Hundreds of people had sent in tapes and CDs, competing for a job that pays only $50 a game, according to Charles Steinberg, Sox executive vice president for public affairs. Beane, who teaches at the Connecticut School of Broadcasting and provides sports reports for syndicated MetroRadio, was the only hopeful granted a game audition. He seemed to fit Fenway. "The ballpark has a voice," says Steinberg. "There is a vocal quality to the visual stimuli in the ballpark. It's like tuning an old radio, sliding the button, going down the stations, and then you hear the music that fits the mood and fits the scene." Beane, a drummer in his spare time, created the right kind of "music," and he got the job. (Former Channel 4 reporter Charlie Austin will also do a few games each season.)
Beane's path to the PA booth was not without bumps. In Fort Myers, all went well until the fourth inning, when the Sox' Jeremy Giambi came up to bat, and Beane announced: "The designated hitter, Jason . . ." He caught himself immediately, realizing he had mixed up Giambi with his brother, Jason, of the hated Yankees. "Jeremy Giambi, sorry." The crowd promptly booed. But Beane won the fans back in the sixth inning, first by getting Giambi's name right, then by responding to a mock ovation with a deep bow from the booth. Beane got the job.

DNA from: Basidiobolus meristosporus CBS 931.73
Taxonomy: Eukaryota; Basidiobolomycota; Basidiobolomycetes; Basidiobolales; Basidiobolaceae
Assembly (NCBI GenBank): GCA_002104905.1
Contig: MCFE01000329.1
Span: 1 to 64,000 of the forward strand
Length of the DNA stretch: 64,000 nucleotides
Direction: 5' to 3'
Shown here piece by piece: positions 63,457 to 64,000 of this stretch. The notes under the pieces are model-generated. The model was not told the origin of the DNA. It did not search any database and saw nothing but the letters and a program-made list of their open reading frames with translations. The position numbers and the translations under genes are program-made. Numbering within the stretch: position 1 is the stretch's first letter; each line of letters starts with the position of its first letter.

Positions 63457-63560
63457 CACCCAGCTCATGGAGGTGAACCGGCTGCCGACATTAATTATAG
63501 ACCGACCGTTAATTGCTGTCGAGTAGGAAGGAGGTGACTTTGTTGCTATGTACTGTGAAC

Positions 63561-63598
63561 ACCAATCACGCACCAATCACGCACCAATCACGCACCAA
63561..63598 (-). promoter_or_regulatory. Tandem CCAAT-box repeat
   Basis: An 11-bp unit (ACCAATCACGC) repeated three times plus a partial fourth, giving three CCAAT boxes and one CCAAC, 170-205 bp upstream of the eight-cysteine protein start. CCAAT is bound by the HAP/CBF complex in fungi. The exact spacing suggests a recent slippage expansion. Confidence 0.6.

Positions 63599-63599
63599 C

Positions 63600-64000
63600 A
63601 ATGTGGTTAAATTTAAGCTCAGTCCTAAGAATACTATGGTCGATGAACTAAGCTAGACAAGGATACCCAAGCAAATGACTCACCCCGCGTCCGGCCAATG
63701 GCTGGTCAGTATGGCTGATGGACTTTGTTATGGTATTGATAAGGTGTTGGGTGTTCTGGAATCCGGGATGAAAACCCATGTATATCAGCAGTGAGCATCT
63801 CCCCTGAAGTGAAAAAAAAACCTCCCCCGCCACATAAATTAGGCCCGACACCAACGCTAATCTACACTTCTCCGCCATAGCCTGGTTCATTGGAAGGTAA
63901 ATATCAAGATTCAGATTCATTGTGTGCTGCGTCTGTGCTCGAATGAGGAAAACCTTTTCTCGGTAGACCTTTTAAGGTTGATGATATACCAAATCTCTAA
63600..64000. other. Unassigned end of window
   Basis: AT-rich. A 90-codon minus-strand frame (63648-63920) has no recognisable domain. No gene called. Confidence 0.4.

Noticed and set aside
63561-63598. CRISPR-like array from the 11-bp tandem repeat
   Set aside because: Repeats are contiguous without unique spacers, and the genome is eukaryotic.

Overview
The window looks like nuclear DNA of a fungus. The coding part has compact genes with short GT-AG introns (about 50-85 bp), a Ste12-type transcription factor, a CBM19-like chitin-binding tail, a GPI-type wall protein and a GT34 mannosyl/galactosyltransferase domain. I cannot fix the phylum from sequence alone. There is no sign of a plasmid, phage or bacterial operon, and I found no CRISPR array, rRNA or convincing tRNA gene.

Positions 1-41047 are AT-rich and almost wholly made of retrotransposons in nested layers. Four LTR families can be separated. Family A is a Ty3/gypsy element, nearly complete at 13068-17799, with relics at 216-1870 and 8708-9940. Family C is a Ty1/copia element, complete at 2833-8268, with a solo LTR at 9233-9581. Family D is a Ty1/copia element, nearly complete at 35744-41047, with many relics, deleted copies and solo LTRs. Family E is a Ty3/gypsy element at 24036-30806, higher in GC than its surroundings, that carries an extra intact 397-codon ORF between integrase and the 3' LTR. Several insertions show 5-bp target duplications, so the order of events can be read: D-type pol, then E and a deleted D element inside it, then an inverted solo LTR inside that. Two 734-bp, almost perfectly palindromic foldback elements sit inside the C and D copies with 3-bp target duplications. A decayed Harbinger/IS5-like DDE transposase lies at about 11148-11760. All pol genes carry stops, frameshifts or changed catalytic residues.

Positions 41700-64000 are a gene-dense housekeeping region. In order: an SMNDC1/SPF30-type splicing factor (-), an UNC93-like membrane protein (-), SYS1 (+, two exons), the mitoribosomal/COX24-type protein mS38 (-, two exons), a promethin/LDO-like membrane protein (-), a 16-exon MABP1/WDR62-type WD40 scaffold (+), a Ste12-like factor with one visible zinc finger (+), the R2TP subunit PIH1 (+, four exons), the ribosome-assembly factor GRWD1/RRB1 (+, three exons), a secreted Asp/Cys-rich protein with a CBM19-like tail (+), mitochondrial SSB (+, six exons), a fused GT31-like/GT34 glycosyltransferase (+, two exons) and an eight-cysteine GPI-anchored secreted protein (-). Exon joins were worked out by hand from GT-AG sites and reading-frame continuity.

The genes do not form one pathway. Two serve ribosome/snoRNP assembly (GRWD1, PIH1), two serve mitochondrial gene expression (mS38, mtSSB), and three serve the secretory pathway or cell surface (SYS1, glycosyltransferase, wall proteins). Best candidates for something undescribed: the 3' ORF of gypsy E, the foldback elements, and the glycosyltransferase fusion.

The Giambi mix-up was not a Buckneresque blunder by any means, but Beane apparently won't soon be allowed to forget it. On this day, a few minutes before game time, Beane opens a letter from film critic Jeffrey Lyons, an acquaintance. The letter congratulates Beane on getting the job, then adds: "Just remember, WE have Jeremy, THEY have Jason." Beane's expression is half-smile, half-wince.